Sketches of Spain: Musical Folklores of Andalusia and Catalonia by Caroline Louis
/ January 4, 2007
Of the many regions comprising the current
Spanish territory, Andalusia and Catalonia, polarized geographically
and culturally, both possess unique and interesting musical traditions.
Andalusia is considered the heart of Spanish musical folklore, whereas
Catalonia is seen as the home of Spanish “art” music.
Located to the very south of the Iberian
Peninsula, and separated from Morocco only by the Strait of Gibraltar,
Andalusia was invaded by Moslems in 711 A.D. The occupation lasted eight
centuries and undoubtedly had a profound influence on many aspects of
Andalusian culture, including its musical folklore, which is one of
the richest and most original in the world. Much of the Spanish musical
idiom which has been exported throughout the world originates from Andalusia--the
image of Flamenco, for instance, with guitarists playing for colorful
dancers and expressive vocalists, is typically Andalusian. The Moorish
influence is present to this day in Andalusian music, when it comes
to, for example, the use of microtonality--a microtonal interval being
smaller than the smallest tonal unit used in the equal-temperament tuning
system, the semitone, whereas the Arab tone-
system developed in the Medieval period accounts for quarter-tones.
Flamenco is not only derived from Moorish
culture, but also Gypsy and Jewish traditions. All three ethnic groups
remained present in Spain as minorities after the Reconquista,
and were targeted by the Spanish Inquisition. This common suffering
was important in the development of Flamenco to express affliction and
sorrow. Cante Jondo (or Hondo), the typical vocal style
of Flamenco, and perhaps the core of Andalusian folk music, has been
imitated, if not emulated, by many composers of the region. Characteristics
of Cante Jondo include the frequent use of portamento (which
can be described as “sliding” from note to note instead of intonating
each pitch with precision), a rather small ambitus rarely extending
over a fifth or a sixth and the practice of modulation through microtonal
enharmony. Also typical is the use of non-regular meter, the alternation
of simple and compound time, such as 3/4 and 6/8, and the emphasis,
through seemingly obsessive repetition, of a single note.
Andalusia is the home of such great composers
as Joaquin Turina, Andrés Segovia and Manuel de Falla, often regarded
as the most important Spanish composer of the 20th Century. De Falla
himself conducted extensive research on the development of Andalusian
music, trying to determine the particular musical elements inherited
from Byzantine, Moslem and Gypsy influence.
Home of Spanish “art” music, Catalonia
nurtured many of Spain's most highly educated musicologists, performers
and composers, with such musicians having earned considerable international
acclaim and collegial recognition. Among the most famous Catalan composers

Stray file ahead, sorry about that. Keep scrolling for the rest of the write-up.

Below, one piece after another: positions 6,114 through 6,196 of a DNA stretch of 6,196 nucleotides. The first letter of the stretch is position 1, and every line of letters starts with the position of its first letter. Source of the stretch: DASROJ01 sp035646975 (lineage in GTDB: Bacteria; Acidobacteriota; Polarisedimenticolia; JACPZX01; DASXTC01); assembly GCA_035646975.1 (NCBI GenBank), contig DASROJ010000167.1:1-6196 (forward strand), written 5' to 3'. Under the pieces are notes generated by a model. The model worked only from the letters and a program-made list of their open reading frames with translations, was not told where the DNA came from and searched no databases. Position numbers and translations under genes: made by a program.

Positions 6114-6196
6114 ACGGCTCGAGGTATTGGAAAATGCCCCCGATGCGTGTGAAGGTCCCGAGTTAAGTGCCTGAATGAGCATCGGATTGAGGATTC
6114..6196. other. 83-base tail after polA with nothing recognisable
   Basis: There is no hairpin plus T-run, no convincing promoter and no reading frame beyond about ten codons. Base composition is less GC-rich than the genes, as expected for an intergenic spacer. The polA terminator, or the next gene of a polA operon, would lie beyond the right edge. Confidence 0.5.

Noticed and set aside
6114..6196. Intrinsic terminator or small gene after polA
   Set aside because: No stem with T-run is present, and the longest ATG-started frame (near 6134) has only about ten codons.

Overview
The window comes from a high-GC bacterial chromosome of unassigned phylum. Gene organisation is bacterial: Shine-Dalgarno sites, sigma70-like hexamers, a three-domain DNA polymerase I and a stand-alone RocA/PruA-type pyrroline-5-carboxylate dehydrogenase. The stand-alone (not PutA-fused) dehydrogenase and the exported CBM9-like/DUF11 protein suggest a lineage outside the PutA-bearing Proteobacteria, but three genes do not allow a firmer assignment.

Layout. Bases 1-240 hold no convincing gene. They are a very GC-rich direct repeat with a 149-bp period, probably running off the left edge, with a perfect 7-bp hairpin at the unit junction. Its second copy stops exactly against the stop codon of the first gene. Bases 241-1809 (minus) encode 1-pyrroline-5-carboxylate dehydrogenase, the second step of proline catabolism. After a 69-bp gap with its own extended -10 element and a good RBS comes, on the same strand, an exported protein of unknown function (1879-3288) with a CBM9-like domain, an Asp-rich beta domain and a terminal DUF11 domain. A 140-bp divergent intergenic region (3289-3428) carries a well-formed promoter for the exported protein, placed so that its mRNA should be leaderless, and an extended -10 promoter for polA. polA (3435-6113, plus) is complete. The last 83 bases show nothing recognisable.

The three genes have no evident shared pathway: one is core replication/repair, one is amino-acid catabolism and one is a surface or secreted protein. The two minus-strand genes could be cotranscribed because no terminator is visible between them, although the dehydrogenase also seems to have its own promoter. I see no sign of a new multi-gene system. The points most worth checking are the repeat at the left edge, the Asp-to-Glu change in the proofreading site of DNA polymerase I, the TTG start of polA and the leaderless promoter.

and performers are Isaac Albeniz, Enrique Granados, Felipe Pedrell,
Jaime Pahissa, Gaspar Cassadó, Ricardo Viñes, and Pablo Casals.
Located in the North-East of Spain, Catalonia
was not significantly affected by the Moslem invasion, and therefore
its music reflects little of the Moorish influence. Its people, with
their own language, have long claimed their autonomy from Spanish authority,
mainly from a cultural viewpoint. Typical Catalan musical forms include
the sardana and the jota, the first being a two-part dance presumably
inherited from ancient Greek tradition and updated in the 19th Century
by composer Josep Ventura, whose modern version of the sardana begins
with a slow, dramatic section followed by an energetic and up-lifting
one. Sardanas are performed by musical ensembles called Coblas, which
are prevalent in Catalonia. Indeed, ensemble music is very present in
this musical tradition, especially for brass wind instruments. The jota,
which does not especially originate from Catalonia, is generally a dance
in 3/8 which alternates dominant and tonic harmonies. Although jotas
are performed in other regions of Spain such as Aragon, Catalan vocalists'
deliberate display of freedom when singing makes this type of jota rather
unique. It is also much slower in pace than the more common jotas. Catalan
folk songs tend to include the interval of the augmented second, though
it is not of constant use, and a very typical feature of this music
is the frequent use of chromaticism, as the tonic and mediant of the
diatonic scale are often altered.
These are only a few of the folkloric
elements which have inspired the great Spanish composers of the 19th
and 20th Centuries. In the early 1800s, Spanish musicians Felipe Pedrell
and Francisco Asenjo Barbieri engaged in a Nationalist celebration and
appropriation of the folkloric musical materials in reaction to the
domination throughout Europe of Italian opera and the German symphony.
Many other composers soon followed in their footsteps, which led to
a revival of Spanish music as an internationally recognized body of
high quality art. This is not to say that from that point Spanish composers
would only rely on folkloric elements in their music, but the study
and appreciation of their musical heritage definitely launched Spanish
composers in a new direction.
I Musici, Yuli Turovsky, director.“Violonchello
Español”, an evening of art music inspired by Spanish folkloric traditions,
December 21, 2006, 8 p.m., Pollack Hall-555 Sherbrooke West. (514) 398-4547.